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Types of Access Control Systems

Last Updated: July 13, 2023

If your business has sensitive areas where only authorized personnel are permitted, the best way to control security is to install an access control system. With this in place, you can use keycards, fobs, biometric scanners, or other devices to grant or deny access to anywhere on the premises, from parking garages and elevators to storage rooms and resident-only rec rooms. Every time someone uses a card reader or biometric scanner, an entry is recorded in the system, making it possible to keep track of everyone’s comings and goings.

Perhaps you already know you want access control for your store, restaurant, hospital, hotel, or other business, but which type of access control system is most appropriate? Decide what architecture and management style will suit your needs best.

Access Control System Architecture

A functional access control system links all door controllers, keycards, and other components to the same network. There are three methods for doing this: the web, mobile phones, and the Internet of Things (IoT).

Web-Based Access Control Systems

Also called cloud-based access control, this type of system stores permissions on the web rather than on the physical devices themselves, allowing you to view, manage, and control permissions and reports from anywhere with just a few clicks. The cloud also automates device updates and vacation settings for your convenience. This simple, low-cost option can be deployed quickly and easily to improve the overall security of your building.

Mobile-Based Access Control Systems

When your access control system is mobile-based, you can manage every aspect of your building’s security from your Smartphone. It works by sending an unlock code to a cloud server via WiFi or a cellular signal. This allows you to lock and unlock entry points in your business from anywhere, which is useful for granting one-time access to personnel who are delivering packages and performing maintenance.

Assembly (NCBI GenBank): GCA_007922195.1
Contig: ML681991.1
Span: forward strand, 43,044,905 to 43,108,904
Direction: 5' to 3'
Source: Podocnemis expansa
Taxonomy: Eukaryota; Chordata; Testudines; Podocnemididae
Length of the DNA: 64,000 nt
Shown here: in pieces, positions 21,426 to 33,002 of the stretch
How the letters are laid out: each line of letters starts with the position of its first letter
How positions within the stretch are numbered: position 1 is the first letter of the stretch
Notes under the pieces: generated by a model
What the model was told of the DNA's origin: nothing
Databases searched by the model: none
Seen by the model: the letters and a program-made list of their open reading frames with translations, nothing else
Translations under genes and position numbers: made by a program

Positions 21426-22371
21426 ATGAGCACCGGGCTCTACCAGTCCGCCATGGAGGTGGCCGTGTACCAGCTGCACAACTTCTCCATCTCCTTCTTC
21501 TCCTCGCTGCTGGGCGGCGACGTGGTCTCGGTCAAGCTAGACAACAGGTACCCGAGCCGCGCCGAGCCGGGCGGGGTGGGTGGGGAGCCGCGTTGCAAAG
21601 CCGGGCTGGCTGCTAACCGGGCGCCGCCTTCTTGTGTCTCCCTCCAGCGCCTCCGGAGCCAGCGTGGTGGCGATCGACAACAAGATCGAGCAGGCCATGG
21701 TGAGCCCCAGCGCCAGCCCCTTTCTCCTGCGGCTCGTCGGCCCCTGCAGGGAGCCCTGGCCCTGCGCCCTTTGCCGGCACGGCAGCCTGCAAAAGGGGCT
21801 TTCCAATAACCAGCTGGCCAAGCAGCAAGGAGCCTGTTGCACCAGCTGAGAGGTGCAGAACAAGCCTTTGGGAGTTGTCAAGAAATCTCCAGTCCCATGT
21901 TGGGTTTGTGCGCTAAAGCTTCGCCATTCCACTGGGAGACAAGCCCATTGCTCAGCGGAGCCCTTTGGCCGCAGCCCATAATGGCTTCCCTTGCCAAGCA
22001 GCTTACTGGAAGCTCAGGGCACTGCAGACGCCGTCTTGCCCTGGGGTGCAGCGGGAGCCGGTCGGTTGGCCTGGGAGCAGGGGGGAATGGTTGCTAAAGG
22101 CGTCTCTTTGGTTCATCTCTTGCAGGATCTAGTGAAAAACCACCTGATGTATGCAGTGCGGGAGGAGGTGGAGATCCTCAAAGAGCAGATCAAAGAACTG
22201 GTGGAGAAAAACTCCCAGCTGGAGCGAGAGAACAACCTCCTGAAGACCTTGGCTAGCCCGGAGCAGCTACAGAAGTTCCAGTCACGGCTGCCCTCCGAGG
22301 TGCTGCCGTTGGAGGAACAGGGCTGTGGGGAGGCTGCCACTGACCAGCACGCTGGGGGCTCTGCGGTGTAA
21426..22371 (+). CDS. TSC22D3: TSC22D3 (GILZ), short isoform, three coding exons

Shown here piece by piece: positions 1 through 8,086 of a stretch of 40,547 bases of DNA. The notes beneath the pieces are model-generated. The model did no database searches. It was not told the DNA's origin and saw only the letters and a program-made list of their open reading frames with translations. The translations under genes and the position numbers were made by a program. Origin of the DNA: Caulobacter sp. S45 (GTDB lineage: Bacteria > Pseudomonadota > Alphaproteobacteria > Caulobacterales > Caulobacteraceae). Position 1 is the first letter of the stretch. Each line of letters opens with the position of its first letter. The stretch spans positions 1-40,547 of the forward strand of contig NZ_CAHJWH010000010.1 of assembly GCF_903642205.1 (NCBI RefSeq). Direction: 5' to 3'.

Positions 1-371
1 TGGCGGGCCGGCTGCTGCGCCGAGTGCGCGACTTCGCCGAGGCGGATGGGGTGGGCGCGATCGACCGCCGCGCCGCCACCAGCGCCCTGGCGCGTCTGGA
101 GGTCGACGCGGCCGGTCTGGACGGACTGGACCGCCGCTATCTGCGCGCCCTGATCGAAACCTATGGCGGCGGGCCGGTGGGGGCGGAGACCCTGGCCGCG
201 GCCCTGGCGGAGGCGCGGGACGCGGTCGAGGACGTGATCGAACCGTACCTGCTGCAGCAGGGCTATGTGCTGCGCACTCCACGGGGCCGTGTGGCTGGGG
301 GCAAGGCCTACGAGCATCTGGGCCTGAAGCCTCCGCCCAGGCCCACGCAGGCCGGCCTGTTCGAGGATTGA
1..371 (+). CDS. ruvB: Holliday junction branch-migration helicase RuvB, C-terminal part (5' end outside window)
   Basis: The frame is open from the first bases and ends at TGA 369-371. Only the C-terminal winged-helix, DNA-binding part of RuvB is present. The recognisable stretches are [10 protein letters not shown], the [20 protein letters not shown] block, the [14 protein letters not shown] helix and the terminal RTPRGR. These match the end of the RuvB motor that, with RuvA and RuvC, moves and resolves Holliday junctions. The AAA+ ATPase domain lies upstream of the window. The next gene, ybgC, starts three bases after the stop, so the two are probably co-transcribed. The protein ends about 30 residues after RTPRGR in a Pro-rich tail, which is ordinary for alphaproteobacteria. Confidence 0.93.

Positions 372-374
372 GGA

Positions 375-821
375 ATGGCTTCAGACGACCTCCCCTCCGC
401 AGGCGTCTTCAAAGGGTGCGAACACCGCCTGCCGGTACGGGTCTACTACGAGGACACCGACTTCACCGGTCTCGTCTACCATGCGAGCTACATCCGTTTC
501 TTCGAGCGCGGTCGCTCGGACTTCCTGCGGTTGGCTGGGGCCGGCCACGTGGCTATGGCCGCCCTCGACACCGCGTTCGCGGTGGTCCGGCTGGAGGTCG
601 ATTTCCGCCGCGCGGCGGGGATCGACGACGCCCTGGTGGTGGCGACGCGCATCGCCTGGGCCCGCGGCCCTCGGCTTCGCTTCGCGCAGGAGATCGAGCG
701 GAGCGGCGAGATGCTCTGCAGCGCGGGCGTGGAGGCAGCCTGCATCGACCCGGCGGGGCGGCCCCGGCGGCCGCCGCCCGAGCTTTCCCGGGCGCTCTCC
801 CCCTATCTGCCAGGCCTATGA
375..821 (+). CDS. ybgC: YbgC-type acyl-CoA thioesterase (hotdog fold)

Mobile-based access control can also utilize Bluetooth or near-field communication (NFC) to unlock doors. This eliminates any possible inconvenience from slow WiFi or a bad cellular connection when you’re standing in front of an entry point.

IoT-Based Access Control Systems

The Internet of Things is the key to home automation. Business owners also utilize it for commercial access control systems. In short, all controllers and readers are connected to the internet and have firmware that can be updated in real time. This keeps your system up-to-date with the latest security patches.

Rest assured that IoT architectures prohibit unauthorized devices from communicating on the network. This prevents hackers from circumventing your system.

Access Control System Management

You have three options for organizing the way people view and manage your access control system:

Mandatory Access Control (MAC)

This is the strictest option and is primarily used by the military and other government entities. The operating system firmly controls access to all doors based on settings created by the system administrator. With MAC, it’s impossible for users to change permits that grant or deny entry to rooms throughout the facility.

Discretionary Access Control (DAC)

This is the default option for managing most access control systems. Unlike MAC, DAC allows business owners to make their own decisions about who can access which areas on the premises. With this system, each entry point has an Access Control List (ACL) with groups or individual users who have permission to enter.

Role-Based Access Control (RBAC)

Also called non-discretionary access control, RBAC grants entry to users based on their role within the organization. This allows you to effortlessly assign permissions based on job titles. If an employee is promoted and another is hired on to take their place, you can use their changing position within the company to assign keycard access to the appropriate areas.

Rule-Based Access Control (RBAC)

Don’t let the acronym ambiguity fool you—Rule-Based Access Control is different from Role-Based Access Control. As with DAC, this management style ties access to ACLs. Then, it goes one step further by creating rules that grant access only at certain times of the day or days of the week.

Schedule Access Control System Installation for your business

State Systems is highly experienced in designing, installing, and servicing access control systems. We’ll go over your options and the benefits of each one to help you make the best selection for the type of business you operate.

Once your system is up and running, we can help train your staff on how to use it. This ensures you get the most out of your investment. We can also perform ongoing maintenance and repairs as needed to keep your access control system functioning normally.

To learn more about our access control products and services, or to request an installation estimate, please contact State Systems at 901-531-6550. We serve businesses throughout Tennessee, Arkansas, Mississippi, and Alabama.

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